A Tier 1 Special Operations unit, attack helicopters, and lots more. This is what Sweden is ready to contribute to the new French-led counterterrorism task force in Africa.
Last year, France declared its commitment to defeating extremism in the Sahel region of Africa with the creation of Task Force TAKUBA.
In a brief press release, the Swedish Armed Forces stated that it “is still too early to say. . . exactly what the Swedish contribution [will be] but it will likely include personnel and helicopters from the Special Forces.”
The commandos will most likely come from the Special Operations Group (SOG). A combination of Delta Force and SEAL Team Six, SOG was established in 2011 after the Swedish Army’s and Swedish Navy’s Tier 1 SOF units were combined. Swedish SOF have been doing superb but quiet work in Afghanistan and Africa for years now. Besides counterterrorism, SOG specializes in Direct Action (DA) and Special Reconnaissance (SR); Sources familiar with SOF told SOFREP that the unit also conducts Foreign Internal Defence (FID), training foreign Special Operations units, decently well.
Task Force TAKUBA, which means “sabre” in the Tuareg language, will be a multinational joint Special Operations task force. Although the composition hasn’t been finalized yet, it will most probably contain Special Operations units from the following European nations: Ireland, Estonia, France, Finland, Latvia, Denmark, Belgium, Sweden, Norway, the Netherlands, and the United Kingdom. The U.S. and Germany have declined to contribute to the multinational unit. The task force is expected to be fully operational by this fall.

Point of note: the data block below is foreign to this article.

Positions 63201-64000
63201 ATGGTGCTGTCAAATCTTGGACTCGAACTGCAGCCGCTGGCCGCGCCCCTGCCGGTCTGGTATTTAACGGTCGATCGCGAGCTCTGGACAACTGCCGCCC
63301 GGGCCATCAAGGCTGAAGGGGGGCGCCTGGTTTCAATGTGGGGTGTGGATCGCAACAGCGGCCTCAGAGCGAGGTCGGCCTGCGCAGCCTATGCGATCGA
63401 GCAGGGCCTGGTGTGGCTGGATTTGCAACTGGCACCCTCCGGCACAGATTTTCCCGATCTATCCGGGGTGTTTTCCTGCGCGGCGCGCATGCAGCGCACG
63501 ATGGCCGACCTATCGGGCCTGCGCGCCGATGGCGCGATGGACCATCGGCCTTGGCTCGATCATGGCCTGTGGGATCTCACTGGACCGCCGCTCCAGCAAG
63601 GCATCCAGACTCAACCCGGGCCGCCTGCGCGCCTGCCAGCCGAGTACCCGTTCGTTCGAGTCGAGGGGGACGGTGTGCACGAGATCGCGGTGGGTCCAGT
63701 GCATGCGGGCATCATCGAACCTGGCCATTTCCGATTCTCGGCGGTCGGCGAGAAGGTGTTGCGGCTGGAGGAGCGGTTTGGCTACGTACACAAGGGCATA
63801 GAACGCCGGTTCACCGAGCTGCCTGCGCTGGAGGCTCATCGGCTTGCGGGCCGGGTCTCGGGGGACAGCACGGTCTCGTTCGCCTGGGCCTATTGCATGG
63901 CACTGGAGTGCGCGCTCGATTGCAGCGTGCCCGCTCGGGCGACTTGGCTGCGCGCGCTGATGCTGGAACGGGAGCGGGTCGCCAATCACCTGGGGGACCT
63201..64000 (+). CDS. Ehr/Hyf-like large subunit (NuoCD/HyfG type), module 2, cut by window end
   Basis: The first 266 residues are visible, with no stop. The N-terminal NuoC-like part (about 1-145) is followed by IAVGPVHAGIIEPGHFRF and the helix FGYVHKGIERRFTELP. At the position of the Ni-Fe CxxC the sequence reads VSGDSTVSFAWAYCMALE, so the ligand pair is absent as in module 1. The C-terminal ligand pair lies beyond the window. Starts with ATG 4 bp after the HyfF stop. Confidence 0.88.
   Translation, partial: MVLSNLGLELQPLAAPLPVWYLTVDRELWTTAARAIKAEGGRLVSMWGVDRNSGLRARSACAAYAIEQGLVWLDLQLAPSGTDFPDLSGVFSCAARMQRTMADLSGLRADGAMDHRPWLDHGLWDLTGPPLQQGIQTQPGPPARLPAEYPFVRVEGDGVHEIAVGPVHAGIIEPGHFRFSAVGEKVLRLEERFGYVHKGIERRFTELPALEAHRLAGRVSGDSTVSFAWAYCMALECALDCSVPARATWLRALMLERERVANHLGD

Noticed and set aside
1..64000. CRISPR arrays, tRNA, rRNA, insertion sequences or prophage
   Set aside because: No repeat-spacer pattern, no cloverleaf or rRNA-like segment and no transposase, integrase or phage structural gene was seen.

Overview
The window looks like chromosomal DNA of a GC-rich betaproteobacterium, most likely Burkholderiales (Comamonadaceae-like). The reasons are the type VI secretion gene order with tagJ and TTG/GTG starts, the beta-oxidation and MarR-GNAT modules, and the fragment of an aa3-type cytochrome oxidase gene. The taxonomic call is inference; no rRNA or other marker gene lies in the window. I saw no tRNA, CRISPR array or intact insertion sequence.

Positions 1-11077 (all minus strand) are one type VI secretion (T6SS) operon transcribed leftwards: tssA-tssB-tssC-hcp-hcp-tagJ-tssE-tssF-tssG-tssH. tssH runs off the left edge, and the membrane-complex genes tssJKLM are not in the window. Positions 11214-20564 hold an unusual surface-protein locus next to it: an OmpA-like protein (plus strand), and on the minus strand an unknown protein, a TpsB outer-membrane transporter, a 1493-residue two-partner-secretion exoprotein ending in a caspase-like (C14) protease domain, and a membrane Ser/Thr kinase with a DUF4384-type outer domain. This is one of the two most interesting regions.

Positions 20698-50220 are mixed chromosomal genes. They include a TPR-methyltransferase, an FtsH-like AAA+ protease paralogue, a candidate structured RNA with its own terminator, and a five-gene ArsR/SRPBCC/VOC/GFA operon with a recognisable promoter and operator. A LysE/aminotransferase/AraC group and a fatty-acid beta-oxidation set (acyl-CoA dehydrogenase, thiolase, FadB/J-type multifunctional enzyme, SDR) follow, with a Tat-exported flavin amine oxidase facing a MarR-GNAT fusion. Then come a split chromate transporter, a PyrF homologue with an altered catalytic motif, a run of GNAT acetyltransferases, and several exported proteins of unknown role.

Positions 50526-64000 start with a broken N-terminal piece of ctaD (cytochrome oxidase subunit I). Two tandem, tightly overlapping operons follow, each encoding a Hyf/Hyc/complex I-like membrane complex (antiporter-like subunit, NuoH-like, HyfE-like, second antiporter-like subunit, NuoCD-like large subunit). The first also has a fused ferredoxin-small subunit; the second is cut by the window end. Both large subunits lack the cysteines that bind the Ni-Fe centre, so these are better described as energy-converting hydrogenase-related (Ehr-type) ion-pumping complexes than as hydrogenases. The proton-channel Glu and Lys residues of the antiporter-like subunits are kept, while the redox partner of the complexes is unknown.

The additional troops will be joining about 200 Swedish warfighters deployed in the region.
France has taken a lead in combatting terrorism in West Africa. There is, after all, a natural connection between the region and France going back to the Scramble for Africa in the 19th century. There are approximately 5000 French troops deployed to the region. And they are quite kinetic. In three daring direct action operations that took place in December and January, French Special Operations elements destroyed three terrorist camps.
Often referred to as the G5 Sahel, Burkina Faso, Chad, Mali, Mauritania, and Niger have been plagued by extremism for years. The situation got so bad that at one point in 2013, Islamist terrorists almost defeated the Malian government. It was only after France counterattacked (Operation Barkhane) that the Jihadists were pushed back. Ever since that near-disaster, there has been a live insurgency in the region that is threatening to spiral to other parts of Africa.
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